Monday, February 27, 2012
Guest Post: Defining Skills, Revealing Attitude
I work at a school and today I got out of from behind my desk and watched a musical performance by a bunch of 12 & 13 year olds and it reminded me of how fortunate and awesome it is that I get to work in a place that's primary goal is to educate and foster creative young minds. It's one of the reasons I went on my interview here many years ago. But the mission and goal of my place of employment sometimes escapes me, especially because I am not a teacher. I forget, as we all do sometimes, just how great and lucky I really am.
On that note, here is another Guest Post from Professor Kevin on the difference between defining your skills and revealing your attitude, the importance of both.
by Professor Kevin
There are only two questions your next employer is going to ask of you during your application process. Of course, they will disguise these two questions in a hundred ways. But really, every question your next employer will ask you is either going to be for you to define your skills or reveal your attitude. I have yet to see the interview question that is not trying to define your skills or probe your attitude.
The evaluation of your skills is done primarily by reviewing your resume. The evaluation of your attitude is done during the interview; you can reveal very little of your attitude with paper.
Like many written communications, how you say something is as important as what you say—including your resume. Your resume needs tone. And the tone can be described as, What I learn when I am employed. This tone is the most important aspect of your resume and will highlight your ability and desire to grow and develop in your next employment.
Many resumes fail to answer this question. Maybe the applicant puts down a G.P.A but even this marker fails because it references learning at school and not what is learned in employment, and there is a huge difference between these educational experiences.
What I learn when I am employed also answers the number one skill question in the hearts and minds of your next employer. Before I hand you the answer, ask yourself what is the most important skill my next employer wants to know about me? And I don’t care if you are applying to be a top executive or a dishwasher in a restaurant. The answer is: Your ability to learn. For example, your degree from college or graduate school provides your next employer with a better indication, not of what you know but what you are capable of learning.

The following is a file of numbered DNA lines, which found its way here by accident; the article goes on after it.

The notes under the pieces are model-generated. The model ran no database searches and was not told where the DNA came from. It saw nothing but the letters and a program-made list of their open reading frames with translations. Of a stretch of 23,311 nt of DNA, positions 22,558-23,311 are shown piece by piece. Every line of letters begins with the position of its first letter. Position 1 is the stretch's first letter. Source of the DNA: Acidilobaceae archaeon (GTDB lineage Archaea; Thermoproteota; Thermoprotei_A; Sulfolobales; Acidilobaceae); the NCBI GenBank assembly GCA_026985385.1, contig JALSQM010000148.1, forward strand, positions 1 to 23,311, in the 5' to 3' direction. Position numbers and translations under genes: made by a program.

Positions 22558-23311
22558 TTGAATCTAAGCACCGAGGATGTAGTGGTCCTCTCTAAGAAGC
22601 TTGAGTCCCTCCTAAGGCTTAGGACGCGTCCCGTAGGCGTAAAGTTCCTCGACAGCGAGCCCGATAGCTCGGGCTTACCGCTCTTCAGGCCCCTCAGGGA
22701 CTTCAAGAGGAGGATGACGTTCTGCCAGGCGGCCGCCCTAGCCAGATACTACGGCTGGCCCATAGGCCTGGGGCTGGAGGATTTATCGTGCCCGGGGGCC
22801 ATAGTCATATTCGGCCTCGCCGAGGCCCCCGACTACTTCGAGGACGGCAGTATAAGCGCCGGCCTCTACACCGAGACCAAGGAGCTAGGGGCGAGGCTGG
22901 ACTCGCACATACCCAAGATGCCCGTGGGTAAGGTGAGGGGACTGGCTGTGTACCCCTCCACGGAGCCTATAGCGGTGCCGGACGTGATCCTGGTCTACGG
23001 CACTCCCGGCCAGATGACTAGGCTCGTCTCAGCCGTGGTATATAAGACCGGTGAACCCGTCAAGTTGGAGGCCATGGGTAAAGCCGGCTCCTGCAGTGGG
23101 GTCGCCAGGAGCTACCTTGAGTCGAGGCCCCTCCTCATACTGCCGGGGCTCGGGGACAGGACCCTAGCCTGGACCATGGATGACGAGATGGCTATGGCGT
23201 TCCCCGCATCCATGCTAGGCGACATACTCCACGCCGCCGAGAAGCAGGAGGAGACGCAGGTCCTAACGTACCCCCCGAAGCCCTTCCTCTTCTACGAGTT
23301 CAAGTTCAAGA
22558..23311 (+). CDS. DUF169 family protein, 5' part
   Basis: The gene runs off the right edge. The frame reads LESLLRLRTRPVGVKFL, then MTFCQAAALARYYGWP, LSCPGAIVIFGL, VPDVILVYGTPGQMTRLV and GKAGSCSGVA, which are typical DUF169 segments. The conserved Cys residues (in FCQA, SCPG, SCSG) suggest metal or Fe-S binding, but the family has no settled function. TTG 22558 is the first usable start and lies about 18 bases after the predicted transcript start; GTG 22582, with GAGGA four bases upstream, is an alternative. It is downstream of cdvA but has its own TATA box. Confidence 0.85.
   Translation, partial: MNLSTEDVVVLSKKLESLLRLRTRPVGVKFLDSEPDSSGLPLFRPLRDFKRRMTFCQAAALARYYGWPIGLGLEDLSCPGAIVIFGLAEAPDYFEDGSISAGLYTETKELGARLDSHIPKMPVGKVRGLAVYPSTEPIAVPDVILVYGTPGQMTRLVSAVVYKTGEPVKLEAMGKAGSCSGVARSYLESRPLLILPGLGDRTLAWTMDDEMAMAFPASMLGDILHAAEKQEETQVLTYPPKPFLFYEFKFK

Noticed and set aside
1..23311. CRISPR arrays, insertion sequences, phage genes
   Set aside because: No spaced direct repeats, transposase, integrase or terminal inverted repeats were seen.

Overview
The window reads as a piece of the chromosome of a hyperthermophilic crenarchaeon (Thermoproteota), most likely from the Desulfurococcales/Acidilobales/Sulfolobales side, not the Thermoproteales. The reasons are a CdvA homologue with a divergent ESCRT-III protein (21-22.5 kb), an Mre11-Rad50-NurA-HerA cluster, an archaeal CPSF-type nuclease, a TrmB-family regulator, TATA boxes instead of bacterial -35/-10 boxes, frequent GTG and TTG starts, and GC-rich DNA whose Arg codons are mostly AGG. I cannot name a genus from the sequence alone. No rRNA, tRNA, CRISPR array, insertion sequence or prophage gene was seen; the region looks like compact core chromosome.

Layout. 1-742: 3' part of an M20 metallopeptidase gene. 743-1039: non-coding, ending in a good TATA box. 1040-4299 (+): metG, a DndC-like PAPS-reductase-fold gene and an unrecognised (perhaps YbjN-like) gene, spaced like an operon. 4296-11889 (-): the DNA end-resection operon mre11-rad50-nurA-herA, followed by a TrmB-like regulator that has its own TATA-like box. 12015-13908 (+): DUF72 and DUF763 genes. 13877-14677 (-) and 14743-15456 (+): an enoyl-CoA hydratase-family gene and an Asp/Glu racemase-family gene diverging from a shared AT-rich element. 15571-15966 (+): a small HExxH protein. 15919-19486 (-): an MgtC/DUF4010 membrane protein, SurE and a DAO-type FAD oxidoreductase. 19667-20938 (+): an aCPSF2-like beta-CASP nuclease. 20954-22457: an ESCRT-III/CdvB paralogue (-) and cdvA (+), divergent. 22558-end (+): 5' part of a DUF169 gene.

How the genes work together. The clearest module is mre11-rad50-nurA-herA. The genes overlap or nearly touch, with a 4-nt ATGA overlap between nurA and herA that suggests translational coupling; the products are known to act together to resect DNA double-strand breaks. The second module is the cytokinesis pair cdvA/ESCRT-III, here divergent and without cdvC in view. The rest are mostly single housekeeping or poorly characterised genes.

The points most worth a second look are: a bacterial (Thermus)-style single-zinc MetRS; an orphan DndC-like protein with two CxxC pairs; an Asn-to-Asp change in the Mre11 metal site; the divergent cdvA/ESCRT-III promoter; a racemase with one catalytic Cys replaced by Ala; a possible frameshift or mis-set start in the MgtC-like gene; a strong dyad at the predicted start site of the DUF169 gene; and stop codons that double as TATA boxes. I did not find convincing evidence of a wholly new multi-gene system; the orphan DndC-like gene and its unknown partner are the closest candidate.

With this in mind, you need to construct the details of your work experience that illuminate what you learned in employment. I started as a receptionist and moved up to an executive assistant within three months. I started at as a part-time bookkeeper and became an account executive. I started as a production assistant and became a producer. The same principle applies for upper level executive positions—you need to frame your work experience with references to what you learned and how fast you learned it.
Be sure to include all the training you provided both informally and formally to your co-workers. Include all your mentoring activities as well. I see very few resumes that explain the training the applicant gave to others; and yet, training your co-workers references your expertise, communication abilities and commitment to your last employer.
This approach separates you away from the individuals just looking for employment and places you solidly with the career-minded.
Why is your ability to learn such an important factor? Because the economy we are in changes so fast. The business landscape is one continuous earthquake; and companies that are not ready to change will be cast aside—just look at Blockbuster. And, companies not only have to change, they need to grow and not grow artificially by buying things, but by real growth which is only found in their employees—grow people; grow profits.